PURPOSE: Many patients with acute diverticulitis can be managed as outpatients, but the success rate of this approach has not been thoroughly studied. We analyzed a large cohort of patients treated on an outpatient basis for an initial episode of acute diverticulitis to test our hypothesis that outpatient treatment of acute diverticulitis is highly effective.
METHODS: We analyzed patients within the Kaiser Permanente Southern California system (from 2006 to 2007) who were diagnosed with an initial episode of diverticulitis during an emergency room visit and subsequently discharged home. Each patient underwent a computed tomography (CT) scan for diagnosis or for confirmation of a diagnosis, and each radiologic report was evaluated regarding the presence of free fluid, phlegmon, perforation, and abscess. Treatment failure was defined as a return to the emergency room or an admission for diverticulitis within 60 days of the initial evaluation.
RESULTS: Our study included 693 patients, of whom 54% were women, the average age was 58.5 years, and 6% failed treatment. In multivariate analysis, women (odds ratio, 3.08 [95% CI, 1.31-7.28]) and patients with free fluid on CT scan (odds ratio, 3.19 [95% CI, 1.45-7.05]) were at significantly higher risk for treatment failure. Age, white blood cell count, Charlson score, and duration of antibiotics were not significant predictive factors.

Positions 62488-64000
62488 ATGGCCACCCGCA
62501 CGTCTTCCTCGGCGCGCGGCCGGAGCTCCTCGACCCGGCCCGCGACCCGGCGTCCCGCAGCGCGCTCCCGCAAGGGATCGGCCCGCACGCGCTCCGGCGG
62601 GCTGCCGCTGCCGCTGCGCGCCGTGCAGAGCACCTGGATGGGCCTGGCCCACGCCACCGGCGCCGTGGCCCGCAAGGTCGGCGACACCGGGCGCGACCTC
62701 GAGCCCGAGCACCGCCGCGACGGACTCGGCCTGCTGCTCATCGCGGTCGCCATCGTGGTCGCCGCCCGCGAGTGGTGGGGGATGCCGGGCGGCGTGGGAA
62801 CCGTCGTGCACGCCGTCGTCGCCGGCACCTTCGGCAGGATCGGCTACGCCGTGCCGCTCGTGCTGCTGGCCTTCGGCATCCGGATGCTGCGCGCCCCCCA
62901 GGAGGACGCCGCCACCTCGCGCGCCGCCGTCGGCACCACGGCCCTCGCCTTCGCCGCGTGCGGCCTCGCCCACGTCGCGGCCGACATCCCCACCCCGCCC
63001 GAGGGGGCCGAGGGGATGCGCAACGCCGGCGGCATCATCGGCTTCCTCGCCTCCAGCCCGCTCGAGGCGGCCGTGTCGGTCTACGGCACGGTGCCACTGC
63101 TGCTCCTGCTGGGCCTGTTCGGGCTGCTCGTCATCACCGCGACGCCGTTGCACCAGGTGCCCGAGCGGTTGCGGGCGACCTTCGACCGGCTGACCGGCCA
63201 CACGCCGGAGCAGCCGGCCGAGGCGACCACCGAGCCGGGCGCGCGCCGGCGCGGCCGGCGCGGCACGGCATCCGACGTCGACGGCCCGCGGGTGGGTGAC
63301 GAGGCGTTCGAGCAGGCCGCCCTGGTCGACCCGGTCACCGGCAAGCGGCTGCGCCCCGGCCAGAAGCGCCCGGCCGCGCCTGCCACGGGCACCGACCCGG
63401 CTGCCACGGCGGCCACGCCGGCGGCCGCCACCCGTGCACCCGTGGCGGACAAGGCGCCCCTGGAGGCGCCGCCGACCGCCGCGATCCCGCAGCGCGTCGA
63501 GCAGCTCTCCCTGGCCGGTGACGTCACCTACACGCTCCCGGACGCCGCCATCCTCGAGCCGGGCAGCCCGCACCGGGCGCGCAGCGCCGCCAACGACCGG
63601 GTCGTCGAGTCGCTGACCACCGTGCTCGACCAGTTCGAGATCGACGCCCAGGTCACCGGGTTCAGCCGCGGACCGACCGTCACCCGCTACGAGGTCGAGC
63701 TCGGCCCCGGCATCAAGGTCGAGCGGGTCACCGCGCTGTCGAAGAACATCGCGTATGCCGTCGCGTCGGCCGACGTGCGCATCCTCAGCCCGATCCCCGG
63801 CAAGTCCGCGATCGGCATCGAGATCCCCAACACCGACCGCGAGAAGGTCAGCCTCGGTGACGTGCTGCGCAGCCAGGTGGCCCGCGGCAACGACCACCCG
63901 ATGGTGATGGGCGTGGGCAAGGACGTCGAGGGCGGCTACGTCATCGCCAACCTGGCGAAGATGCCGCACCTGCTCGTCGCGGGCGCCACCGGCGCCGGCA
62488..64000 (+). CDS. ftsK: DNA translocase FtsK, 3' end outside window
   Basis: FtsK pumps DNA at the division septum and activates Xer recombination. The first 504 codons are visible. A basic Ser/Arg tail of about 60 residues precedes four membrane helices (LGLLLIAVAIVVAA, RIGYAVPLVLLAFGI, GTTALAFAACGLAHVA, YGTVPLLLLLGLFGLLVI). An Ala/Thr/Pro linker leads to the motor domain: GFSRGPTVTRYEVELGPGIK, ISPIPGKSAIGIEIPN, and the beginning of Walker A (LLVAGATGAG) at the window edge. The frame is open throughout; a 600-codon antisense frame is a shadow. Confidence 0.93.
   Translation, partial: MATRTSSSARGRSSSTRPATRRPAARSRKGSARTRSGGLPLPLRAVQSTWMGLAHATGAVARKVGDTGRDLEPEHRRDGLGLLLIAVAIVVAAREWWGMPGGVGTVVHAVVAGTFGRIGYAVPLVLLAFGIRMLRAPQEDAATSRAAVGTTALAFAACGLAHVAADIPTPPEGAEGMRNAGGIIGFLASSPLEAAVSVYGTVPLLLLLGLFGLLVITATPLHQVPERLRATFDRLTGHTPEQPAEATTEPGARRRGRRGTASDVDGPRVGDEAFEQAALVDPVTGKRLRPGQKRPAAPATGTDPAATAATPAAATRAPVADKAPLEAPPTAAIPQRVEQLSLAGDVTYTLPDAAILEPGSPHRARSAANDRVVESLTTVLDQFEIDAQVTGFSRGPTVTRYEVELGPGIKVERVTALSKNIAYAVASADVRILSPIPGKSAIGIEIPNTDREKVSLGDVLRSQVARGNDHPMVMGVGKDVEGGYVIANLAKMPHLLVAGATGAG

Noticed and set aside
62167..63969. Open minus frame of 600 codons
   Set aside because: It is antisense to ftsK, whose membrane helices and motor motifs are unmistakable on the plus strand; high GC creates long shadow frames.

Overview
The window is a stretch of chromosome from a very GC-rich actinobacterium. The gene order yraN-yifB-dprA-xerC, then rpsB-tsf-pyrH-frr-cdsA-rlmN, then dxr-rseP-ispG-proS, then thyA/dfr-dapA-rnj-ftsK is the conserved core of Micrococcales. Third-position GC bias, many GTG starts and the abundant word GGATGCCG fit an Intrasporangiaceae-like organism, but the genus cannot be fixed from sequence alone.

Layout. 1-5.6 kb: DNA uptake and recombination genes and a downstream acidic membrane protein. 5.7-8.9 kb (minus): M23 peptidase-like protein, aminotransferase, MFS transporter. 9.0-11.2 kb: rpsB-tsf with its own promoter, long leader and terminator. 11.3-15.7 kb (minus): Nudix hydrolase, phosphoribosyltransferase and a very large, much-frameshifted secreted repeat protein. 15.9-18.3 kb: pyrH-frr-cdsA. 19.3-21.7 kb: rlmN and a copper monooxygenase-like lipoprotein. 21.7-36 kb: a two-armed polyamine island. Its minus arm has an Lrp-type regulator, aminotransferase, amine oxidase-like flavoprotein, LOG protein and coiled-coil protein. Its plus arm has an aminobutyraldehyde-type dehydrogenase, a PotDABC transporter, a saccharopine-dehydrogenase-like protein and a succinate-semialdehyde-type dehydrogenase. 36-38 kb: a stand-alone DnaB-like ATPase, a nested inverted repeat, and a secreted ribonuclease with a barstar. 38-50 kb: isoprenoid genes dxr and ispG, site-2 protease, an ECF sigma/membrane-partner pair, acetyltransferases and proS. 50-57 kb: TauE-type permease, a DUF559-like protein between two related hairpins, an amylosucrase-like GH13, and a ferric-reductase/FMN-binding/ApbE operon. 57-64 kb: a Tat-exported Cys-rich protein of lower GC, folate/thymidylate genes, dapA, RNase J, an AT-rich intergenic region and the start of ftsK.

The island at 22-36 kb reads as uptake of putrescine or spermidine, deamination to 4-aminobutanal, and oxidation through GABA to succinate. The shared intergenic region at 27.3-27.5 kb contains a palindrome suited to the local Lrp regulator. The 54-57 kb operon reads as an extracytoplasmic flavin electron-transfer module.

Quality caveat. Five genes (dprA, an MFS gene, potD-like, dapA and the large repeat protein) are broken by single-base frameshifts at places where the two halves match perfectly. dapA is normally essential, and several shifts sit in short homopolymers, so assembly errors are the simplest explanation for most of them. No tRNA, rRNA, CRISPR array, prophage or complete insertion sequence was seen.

CONCLUSIONS: In a retrospective analysis, among a cohort of patients who were referred for outpatient treatment, we found that such treatment was effective for the vast majority (94%) of patients. Women and those with free fluid on CT scan appear to be at higher risk for treatment failure.